Courtesy Eldridge Street Project
Just a few paces south of the storefront Puchao Buddhist Temple, is the Eldridge Street Synagogue. Built in 1887, the synagogue is also buzzing with activity — not of worshippers, but of architects, engineers, construction workers and craftspeople, in the last stages of restoring the building to what it once was in time for its 120th birthday. The building will soon reopen as a cultural and educational center.
The Moorish-style synagogue was the first great house of worship for Jews from Eastern Europe and remains a significant marker of the large Jewish community that lived on the Lower East Side from the 1850s to the 1940s. After most of the congregation migrated to the suburbs, a small core of worshippers continued to use the synagogue for services, but were unable to afford the upkeep. Death by nature and neglect — most notably by a leaky ceiling — were imminent by the time the Friends of the Eldridge Street Synagogue secured funds to make the most crucial repairs. The Friends secured emergency funds from public and private sources, began the process to secure landmark designations, and organized emergency stabilization of the building’s exterior, which was completed in 1984. Once it became clear that the restoration would be a complex, multi-million-dollar endeavor, the Eldridge Street Project was established to see it through.
Implementing and overseeing the restoration of the Eldridge Street Synagogue, and aiming to stay true to its history, stories, and aesthetics, Jill Gotthelf, AIA, and Walter Sedovic, AIA, LEED AP, joined the project. Both architects are still scurrying up scaffolding that engulfs the building’s interior, reaching up to its 70-foot-high, decorative painted ceiling. The project is based on plans and specifications prepared by Walter Sedovic Architects. The master plan, which has guided restoration over the last 17 years, was prepared under Gotthelf’s supervision in 1990, when she was employed at Robert E. Meadows Architects. The plan calls for the restoration of the Synagogue to it original grandeur and evidence of a time when the skilled manual labor of craftspeople was cheaper than materials, while leaving intact elements and areas that evidence the building’s history.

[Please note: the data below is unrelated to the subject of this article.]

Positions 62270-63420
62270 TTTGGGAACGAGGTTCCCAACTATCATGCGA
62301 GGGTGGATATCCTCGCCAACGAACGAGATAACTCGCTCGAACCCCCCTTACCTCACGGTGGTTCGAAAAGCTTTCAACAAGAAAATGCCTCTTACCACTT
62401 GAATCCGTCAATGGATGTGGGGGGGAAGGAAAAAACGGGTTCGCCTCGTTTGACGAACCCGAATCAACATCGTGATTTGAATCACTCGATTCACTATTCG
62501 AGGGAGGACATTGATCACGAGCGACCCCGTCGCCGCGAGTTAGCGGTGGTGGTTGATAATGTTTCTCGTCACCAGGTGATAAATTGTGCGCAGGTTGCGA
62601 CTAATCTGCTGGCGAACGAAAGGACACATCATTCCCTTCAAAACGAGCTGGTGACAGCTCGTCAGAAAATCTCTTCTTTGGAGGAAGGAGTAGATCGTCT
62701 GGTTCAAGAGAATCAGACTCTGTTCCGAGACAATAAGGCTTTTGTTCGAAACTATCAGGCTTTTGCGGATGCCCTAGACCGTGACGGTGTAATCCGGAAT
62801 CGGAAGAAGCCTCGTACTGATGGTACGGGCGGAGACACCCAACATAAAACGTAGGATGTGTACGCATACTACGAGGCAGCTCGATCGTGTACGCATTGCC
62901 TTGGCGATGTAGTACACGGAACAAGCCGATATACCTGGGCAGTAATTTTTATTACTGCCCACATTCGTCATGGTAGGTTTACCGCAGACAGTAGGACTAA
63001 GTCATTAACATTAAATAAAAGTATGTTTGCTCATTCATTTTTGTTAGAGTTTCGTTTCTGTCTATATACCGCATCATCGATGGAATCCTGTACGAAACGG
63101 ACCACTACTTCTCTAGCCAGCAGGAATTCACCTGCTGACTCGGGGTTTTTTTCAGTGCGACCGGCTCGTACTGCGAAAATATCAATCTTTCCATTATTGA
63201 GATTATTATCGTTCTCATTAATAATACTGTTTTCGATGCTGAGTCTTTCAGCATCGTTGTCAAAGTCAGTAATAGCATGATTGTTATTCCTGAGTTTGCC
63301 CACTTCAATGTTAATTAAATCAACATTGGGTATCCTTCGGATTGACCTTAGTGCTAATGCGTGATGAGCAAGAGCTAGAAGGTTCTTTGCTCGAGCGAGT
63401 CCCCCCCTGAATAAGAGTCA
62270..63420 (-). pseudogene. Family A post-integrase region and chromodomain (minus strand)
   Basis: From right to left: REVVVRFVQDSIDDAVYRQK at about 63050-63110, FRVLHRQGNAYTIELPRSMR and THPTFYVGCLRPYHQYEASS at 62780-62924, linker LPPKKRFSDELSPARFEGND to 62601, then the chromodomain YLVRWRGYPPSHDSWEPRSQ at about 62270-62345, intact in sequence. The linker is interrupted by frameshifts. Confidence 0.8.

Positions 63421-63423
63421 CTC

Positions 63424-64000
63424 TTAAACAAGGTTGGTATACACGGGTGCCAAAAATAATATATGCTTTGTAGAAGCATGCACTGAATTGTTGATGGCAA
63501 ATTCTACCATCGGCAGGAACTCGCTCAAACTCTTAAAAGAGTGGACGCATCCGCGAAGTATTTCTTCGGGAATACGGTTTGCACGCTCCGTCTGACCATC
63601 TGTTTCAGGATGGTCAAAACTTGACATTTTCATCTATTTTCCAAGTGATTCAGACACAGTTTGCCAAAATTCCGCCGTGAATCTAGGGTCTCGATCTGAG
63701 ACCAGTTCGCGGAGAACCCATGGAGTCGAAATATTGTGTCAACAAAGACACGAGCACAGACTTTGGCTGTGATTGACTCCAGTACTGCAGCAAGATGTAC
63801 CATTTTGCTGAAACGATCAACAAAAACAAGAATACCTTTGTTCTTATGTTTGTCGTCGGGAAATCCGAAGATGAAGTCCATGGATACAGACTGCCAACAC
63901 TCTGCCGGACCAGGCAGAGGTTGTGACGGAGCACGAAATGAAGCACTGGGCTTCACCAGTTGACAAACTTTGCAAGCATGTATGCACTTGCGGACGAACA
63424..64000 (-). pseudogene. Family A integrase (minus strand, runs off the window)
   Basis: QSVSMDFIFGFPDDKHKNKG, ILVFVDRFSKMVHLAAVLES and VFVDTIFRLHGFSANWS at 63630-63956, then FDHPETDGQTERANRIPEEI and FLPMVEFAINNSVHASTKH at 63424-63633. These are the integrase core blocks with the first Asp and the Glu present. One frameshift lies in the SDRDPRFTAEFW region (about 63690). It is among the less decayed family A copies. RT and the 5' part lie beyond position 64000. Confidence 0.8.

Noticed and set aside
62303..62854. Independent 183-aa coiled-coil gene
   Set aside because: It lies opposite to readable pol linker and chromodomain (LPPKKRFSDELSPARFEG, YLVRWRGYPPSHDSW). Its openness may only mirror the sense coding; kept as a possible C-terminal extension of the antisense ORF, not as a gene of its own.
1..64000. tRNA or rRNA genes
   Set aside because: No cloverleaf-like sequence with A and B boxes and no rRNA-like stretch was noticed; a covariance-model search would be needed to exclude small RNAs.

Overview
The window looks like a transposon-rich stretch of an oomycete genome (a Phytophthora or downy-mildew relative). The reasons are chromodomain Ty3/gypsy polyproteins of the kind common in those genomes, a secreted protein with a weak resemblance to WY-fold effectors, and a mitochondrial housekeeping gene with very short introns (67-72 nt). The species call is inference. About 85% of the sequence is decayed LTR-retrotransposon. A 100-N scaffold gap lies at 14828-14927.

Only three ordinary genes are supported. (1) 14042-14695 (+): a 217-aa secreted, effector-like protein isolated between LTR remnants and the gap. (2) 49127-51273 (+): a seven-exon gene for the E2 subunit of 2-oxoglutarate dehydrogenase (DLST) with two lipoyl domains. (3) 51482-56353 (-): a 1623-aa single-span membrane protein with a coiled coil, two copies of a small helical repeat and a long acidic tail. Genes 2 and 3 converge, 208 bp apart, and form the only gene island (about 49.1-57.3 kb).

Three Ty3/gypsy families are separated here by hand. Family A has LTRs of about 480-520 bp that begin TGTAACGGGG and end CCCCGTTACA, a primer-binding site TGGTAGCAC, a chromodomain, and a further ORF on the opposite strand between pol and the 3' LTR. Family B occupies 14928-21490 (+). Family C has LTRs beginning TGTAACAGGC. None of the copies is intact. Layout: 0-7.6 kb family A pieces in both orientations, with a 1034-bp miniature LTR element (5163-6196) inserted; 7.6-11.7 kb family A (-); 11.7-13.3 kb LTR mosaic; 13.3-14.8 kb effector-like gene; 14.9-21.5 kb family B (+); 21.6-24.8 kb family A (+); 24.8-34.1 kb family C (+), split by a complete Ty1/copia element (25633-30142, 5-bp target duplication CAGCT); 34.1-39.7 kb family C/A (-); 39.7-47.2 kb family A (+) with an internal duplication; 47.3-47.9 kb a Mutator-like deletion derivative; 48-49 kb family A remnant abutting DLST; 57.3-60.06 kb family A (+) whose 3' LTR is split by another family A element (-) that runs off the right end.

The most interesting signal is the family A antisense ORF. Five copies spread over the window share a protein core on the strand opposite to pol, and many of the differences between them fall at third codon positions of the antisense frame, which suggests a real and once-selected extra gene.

A list of some of the work that began in the 1990s includes the excavation (mostly by man power), reinforcement, and stabilization of the building’s foundation. New multi-purpose rooms were carved for the building’s future use as a cultural center, with a space dedicated for Sabbath services. Layers of paint were peeled back to reveal the original coral-colored walls. The slate roof was restored and a skylight system was opened and refurbished. The exterior was re-pointed and made watertight. Rotted and insect-infested structural members were removed and replaced.
In keeping with contemporary thinking, the architectural team has also strived to turn the building into a green environment, something made easier since the original builders used time-enduring materials, local labor, and architecture that made the most of natural light and ventilation.